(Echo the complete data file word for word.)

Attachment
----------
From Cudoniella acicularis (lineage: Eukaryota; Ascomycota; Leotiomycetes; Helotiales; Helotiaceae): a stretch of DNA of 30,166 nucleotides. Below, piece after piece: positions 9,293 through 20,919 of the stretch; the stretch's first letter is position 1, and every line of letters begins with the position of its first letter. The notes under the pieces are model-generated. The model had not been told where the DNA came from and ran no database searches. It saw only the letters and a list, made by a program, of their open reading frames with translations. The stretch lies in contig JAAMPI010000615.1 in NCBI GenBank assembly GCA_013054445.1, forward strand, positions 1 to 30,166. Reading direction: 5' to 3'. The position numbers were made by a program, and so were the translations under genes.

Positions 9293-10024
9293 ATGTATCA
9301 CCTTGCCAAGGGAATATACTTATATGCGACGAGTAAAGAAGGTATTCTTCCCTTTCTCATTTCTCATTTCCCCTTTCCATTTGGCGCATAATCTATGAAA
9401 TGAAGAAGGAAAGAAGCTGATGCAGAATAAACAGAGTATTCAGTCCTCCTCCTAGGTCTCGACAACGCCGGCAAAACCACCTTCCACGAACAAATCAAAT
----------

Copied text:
From Cudoniella acicularis (lineage: Eukaryota; Ascomycota; Leotiomycetes; Helotiales; Helotiaceae): a stretch of DNA of 30,166 nucleotides. Below, piece after piece: positions 9,293 through 20,919 of the stretch; the stretch's first letter is position 1, and every line of letters begins with the position of its first letter. The notes under the pieces are model-generated. The model had not been told where the DNA came from and ran no database searches. It saw only the letters and a list, made by a program, of their open reading frames with translations. The stretch lies in contig JAAMPI010000615.1 in NCBI GenBank assembly GCA_013054445.1, forward strand, positions 1 to 30,166. Reading direction: 5' to 3'. The position numbers were made by a program, and so were the translations under genes.

Positions 9293-10024
9293 ATGTATCA
9301 CCTTGCCAAGGGAATATACTTATATGCGACGAGTAAAGAAGGTATTCTTCCCTTTCTCATTTCTCATTTCCCCTTTCCATTTGGCGCATAATCTATGAAA
9401 TGAAGAAGGAAAGAAGCTGATGCAGAATAAACAGAGTATTCAGTCCTCCTCCTAGGTCTCGACAACGCCGGCAAAACCACCTTCCACGAACAAATCAAAT